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Associated Press/Photo by Elise Amendola

Mad men

Sports | The NCAA plans big changes to a hugely successful tournament

Issue: "Profiles in effective compassion," April 24, 2010

Of all the years to consider tweaking the NCAA men's basketball tournament, this year's field offered one of the most compelling arguments against it. In the first two days of March Madness, fans witnessed the most upsets from double-digit seeds (eight) since the tournament adopted its 64-team format in 1985. Two of those Cinderella stories went on to win second-round games also. And by the time the Final Four rolled around, a pair of five seeds remained in the hunt.

Such parity adds to the unpredictability of the event, splashing red ink on best-laid bracket predictions in office pools nationwide. Who could have picked Northern Iowa to top No. 1 seed Kansas in the second round? Who could have guessed that 10th-seeded Saint Mary's would dance into the Sweet 16?

And yet, before this foray into titillating madness had even been allowed to run its course, the NCAA was considering a plan of expansion to 96 teams. Greg Shaheen, the NCAA's senior vice president of basketball and business strategies, told reporters that the association was discussing seriously the 96-team model: "I think the premise here is to create a model that most likely provides stability over time."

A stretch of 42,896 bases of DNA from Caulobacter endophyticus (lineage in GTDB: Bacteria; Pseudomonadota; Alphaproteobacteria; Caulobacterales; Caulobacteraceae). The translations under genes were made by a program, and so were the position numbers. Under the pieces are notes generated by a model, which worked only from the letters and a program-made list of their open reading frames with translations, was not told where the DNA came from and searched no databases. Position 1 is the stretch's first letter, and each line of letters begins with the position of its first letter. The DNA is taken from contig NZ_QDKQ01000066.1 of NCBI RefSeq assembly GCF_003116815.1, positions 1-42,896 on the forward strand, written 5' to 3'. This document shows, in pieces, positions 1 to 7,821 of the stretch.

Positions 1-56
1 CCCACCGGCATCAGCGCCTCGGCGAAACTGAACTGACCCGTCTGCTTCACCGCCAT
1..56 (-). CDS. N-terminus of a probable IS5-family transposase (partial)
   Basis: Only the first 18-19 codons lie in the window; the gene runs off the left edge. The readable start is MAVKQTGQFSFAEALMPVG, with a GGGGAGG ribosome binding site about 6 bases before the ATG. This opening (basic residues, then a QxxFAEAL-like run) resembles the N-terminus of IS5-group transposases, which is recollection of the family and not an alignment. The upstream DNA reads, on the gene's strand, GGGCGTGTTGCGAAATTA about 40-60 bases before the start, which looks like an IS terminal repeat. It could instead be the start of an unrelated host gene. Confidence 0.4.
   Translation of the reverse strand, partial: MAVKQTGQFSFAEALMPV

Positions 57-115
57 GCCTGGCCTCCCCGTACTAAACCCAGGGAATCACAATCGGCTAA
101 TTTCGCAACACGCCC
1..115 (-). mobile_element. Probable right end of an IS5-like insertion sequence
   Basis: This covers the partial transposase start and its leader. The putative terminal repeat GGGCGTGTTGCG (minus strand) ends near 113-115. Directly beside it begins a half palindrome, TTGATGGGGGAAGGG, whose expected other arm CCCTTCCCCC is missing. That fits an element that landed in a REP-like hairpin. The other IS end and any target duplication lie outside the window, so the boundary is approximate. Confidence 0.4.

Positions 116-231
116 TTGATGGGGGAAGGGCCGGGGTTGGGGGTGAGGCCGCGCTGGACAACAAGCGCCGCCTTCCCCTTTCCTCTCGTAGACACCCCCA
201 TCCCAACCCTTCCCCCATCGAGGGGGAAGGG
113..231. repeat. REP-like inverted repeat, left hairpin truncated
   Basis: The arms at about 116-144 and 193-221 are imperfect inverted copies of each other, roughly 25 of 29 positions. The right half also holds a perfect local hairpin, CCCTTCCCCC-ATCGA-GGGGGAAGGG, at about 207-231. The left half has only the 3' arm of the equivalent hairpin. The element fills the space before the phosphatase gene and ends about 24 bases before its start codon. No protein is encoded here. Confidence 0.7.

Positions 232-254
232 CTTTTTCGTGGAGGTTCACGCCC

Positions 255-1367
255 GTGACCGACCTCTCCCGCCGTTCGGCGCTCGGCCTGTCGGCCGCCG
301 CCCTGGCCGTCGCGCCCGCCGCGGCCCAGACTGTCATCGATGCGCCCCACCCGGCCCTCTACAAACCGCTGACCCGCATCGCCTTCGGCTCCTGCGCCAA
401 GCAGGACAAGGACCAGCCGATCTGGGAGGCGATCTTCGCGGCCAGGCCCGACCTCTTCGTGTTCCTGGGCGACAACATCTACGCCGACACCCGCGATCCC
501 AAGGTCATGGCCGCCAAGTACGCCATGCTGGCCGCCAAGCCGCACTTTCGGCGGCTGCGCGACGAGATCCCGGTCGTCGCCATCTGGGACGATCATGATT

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As the thinking goes, the increased parity between major and minor conferences affords the opportunity for more competitive games and increased television revenue. Never mind that a No. 16 seed has never made it out of the first round. Is there any reason to believe that the fate of seeds 17 through 24 would be different?

Proponents of the expansion argue that it might help lessen turnover in the head coaching ranks, since 32 more teams could claim successful seasons. Of course, among those teams not making the tournament field, the pressure to ax the head man would only increase.

Net gains

As long ago as the 12th century, American Indians formed teams with hundreds of players and used sticks to hurl a small deerskin ball toward goals on either side of a mile-long field. Today, the field is much shorter, the teams much smaller, the ball made of rubber, but the uniquely American game of lacrosse remains strong-in fact, grows stronger.

Its increasing popularity over the past decade places it among the fastest-growing sports in the country. In the NCAA, 20 women's teams and 12 men's teams debuted this year alone. The last decade has seen hundreds of new college teams formed, pushing participation to about 16,000 student athletes, half the number who participate in college basketball. And this swell of lacrosse interest is not playing out in obscurity: Attendance at the NCAA Men's Lacrosse Championship tops that of any collegiate playoff final, even outdrawing the Final Four of men's basketball.

Once relegated to the Northeast, the game now is catching on throughout the Midwest and beyond. The relatively low cost to initiate a lacrosse program helps explain the collegiate growth. But the explosion of adult leagues and youth programs testifies to a more visceral attraction.

Lacrosse combines the field spacing discipline and back-and-forth rhythm of soccer with the quick passing and ball control of basketball and the behind-the-net dynamic of hockey. Lacrosse is also a high-scoring game, with goal tallies routinely reaching double digits.

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